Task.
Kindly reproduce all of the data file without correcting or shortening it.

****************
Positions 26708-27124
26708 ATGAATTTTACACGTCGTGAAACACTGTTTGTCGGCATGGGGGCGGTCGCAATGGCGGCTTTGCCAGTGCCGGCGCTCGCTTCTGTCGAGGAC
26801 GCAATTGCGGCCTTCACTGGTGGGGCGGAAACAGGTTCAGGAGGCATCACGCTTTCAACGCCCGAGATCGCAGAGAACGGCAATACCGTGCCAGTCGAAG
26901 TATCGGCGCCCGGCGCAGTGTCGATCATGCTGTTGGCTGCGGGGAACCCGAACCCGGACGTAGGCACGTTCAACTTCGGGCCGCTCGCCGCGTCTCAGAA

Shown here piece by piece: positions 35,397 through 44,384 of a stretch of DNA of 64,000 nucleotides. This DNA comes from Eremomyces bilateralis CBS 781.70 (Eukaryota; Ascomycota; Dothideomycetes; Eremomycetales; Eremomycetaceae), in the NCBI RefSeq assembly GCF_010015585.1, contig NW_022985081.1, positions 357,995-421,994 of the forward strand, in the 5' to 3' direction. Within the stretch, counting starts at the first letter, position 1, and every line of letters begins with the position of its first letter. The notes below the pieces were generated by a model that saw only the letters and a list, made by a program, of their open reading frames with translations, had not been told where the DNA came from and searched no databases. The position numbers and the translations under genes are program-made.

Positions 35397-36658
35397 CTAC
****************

Positions 26708-27124
26708 ATGAATTTTACACGTCGTGAAACACTGTTTGTCGGCATGGGGGCGGTCGCAATGGCGGCTTTGCCAGTGCCGGCGCTCGCTTCTGTCGAGGAC
26801 GCAATTGCGGCCTTCACTGGTGGGGCGGAAACAGGTTCAGGAGGCATCACGCTTTCAACGCCCGAGATCGCAGAGAACGGCAATACCGTGCCAGTCGAAG
26901 TATCGGCGCCCGGCGCAGTGTCGATCATGCTGTTGGCTGCGGGGAACCCGAACCCGGACGTAGGCACGTTCAACTTCGGGCCGCTCGCCGCGTCTCAGAA

Shown here piece by piece: positions 35,397 through 44,384 of a stretch of DNA of 64,000 nucleotides. This DNA comes from Eremomyces bilateralis CBS 781.70 (Eukaryota; Ascomycota; Dothideomycetes; Eremomycetales; Eremomycetaceae), in the NCBI RefSeq assembly GCF_010015585.1, contig NW_022985081.1, positions 357,995-421,994 of the forward strand, in the 5' to 3' direction. Within the stretch, counting starts at the first letter, position 1, and every line of letters begins with the position of its first letter. The notes below the pieces were generated by a model that saw only the letters and a list, made by a program, of their open reading frames with translations, had not been told where the DNA came from and searched no databases. The position numbers and the translations under genes are program-made.

Positions 35397-36658
35397 CTAC